Danuta Mirka

Topics and Meter

The connection between topics and meter was established by Wye Allanbrook. In her seminal book Rhythmic Gesture in Mozart (1983) Allanbrook observed that in the 18th century individual meters carried affects associated with specific styles and genres. She supported this observation with references to 18th-century authors. All of them represent the tradition of metric notation descending from the mensural system of Baroque music in which meter was closely related to tempo, affect, and genre. In the late 18th century this tradition was continued by Johann Philipp Kirnberger who posited a ‘natural’ tempo for each meter: the so-called ‘tempo giusto’.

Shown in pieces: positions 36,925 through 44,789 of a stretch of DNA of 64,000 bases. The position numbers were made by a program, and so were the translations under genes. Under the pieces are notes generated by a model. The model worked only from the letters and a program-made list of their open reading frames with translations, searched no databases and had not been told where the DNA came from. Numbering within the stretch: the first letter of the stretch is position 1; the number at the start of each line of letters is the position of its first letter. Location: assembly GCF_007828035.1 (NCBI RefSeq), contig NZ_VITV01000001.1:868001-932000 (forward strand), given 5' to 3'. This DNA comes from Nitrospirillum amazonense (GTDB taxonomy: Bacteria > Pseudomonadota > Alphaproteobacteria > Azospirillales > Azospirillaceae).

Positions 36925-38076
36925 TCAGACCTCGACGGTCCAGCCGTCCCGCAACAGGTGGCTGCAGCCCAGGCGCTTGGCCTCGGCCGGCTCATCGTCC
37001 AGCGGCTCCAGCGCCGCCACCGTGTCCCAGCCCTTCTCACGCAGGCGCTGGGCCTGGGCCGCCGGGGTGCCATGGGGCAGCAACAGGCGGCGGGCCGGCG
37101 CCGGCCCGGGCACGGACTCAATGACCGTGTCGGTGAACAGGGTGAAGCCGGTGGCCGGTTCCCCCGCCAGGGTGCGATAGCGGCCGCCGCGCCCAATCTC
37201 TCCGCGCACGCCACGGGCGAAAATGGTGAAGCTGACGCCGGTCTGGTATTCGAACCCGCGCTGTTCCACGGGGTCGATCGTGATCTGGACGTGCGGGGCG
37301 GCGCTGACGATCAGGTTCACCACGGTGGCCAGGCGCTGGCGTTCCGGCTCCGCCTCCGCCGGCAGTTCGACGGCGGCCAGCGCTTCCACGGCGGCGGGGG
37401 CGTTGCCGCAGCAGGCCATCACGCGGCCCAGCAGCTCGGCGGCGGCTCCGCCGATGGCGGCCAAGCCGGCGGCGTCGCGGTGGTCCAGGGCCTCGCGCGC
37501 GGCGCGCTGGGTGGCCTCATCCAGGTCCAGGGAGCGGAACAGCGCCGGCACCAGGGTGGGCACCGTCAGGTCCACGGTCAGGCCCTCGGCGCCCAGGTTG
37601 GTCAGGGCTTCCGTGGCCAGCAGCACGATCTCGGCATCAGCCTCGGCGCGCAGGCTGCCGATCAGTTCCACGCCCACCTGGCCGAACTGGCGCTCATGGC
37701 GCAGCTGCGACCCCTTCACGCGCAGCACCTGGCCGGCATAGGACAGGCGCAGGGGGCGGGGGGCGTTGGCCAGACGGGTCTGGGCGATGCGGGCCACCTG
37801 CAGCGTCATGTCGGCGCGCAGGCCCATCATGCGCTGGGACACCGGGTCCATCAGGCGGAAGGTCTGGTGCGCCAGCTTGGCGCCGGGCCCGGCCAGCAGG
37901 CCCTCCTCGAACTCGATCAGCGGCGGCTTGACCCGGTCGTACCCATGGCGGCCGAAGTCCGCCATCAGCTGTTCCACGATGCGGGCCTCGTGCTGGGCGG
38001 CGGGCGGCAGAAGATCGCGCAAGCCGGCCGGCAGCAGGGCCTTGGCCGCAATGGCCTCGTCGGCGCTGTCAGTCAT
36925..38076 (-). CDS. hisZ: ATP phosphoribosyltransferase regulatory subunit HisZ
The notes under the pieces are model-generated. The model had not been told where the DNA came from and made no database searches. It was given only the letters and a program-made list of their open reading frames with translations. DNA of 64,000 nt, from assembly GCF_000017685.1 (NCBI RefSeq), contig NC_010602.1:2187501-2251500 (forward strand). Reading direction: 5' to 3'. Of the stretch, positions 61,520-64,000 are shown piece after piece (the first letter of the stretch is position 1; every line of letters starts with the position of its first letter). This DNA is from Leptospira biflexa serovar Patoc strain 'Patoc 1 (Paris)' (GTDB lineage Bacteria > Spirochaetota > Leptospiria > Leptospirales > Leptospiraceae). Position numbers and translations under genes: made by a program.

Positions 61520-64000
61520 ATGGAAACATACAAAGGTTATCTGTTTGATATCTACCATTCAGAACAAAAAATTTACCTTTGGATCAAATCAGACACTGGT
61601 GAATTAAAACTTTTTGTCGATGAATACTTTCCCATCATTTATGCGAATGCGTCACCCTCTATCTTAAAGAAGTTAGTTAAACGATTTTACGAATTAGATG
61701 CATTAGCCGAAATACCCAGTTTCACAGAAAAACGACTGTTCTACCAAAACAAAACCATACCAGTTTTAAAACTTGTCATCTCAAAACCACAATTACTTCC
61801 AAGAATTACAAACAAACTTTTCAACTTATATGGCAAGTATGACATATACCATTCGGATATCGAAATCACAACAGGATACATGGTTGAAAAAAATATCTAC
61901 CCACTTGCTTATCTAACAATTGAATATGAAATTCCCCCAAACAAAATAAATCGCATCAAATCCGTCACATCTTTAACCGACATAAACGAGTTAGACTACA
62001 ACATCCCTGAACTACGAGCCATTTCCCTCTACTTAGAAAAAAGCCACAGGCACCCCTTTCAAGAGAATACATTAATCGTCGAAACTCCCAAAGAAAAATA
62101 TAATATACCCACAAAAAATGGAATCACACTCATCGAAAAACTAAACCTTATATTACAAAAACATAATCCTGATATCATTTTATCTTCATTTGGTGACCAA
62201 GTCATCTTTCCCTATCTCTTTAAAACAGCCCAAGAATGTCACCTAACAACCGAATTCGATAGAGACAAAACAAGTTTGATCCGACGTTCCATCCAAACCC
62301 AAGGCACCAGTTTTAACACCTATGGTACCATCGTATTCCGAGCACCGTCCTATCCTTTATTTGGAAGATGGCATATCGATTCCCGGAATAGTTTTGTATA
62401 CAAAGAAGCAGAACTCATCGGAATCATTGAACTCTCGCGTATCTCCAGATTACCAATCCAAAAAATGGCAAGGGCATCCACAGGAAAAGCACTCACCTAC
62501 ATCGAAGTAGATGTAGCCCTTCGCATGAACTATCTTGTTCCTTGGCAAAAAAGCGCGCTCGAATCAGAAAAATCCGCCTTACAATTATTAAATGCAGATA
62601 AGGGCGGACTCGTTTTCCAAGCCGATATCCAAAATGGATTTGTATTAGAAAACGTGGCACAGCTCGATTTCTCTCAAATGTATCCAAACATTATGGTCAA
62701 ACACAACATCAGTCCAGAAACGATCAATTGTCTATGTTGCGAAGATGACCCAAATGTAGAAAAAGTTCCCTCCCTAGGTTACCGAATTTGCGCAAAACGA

But, as noted by Allanbrook, the compositional practice underwent an important change between the Baroque and Classic eras. Whereas Baroque composers used one affect for an entire movement, Classic composers began to shape each movement around several affects, which necessitated the choice of a time signature suitable for several meters. This practice was related to another tradition of metric notation, not discussed by Allanbrook, in which time signatures had no tempo significance and no affective implications. In Germany it was represented by Joseph Riepel, Friedrich Wilhelm Marpurg, and Heinrich Christoph Koch. In this tradition the choice of meter was guided by neither tempo nor affect but by convenience. While this pragmatic attitude enabled 18th-century composers to include several topics in one piece, it complicates the task of the analyst by making identification of topics contingent upon identification of the composed meter and, in some cases, upon analysis of phrase structure. I will demonstrate this in relation to the main theme of the first movement of Mozart’s Symphony in G minor, K. 550. What I intend to show through my analysis is that topic theory cannot dispense with historical music theory which — among other things — includes the theory of meter.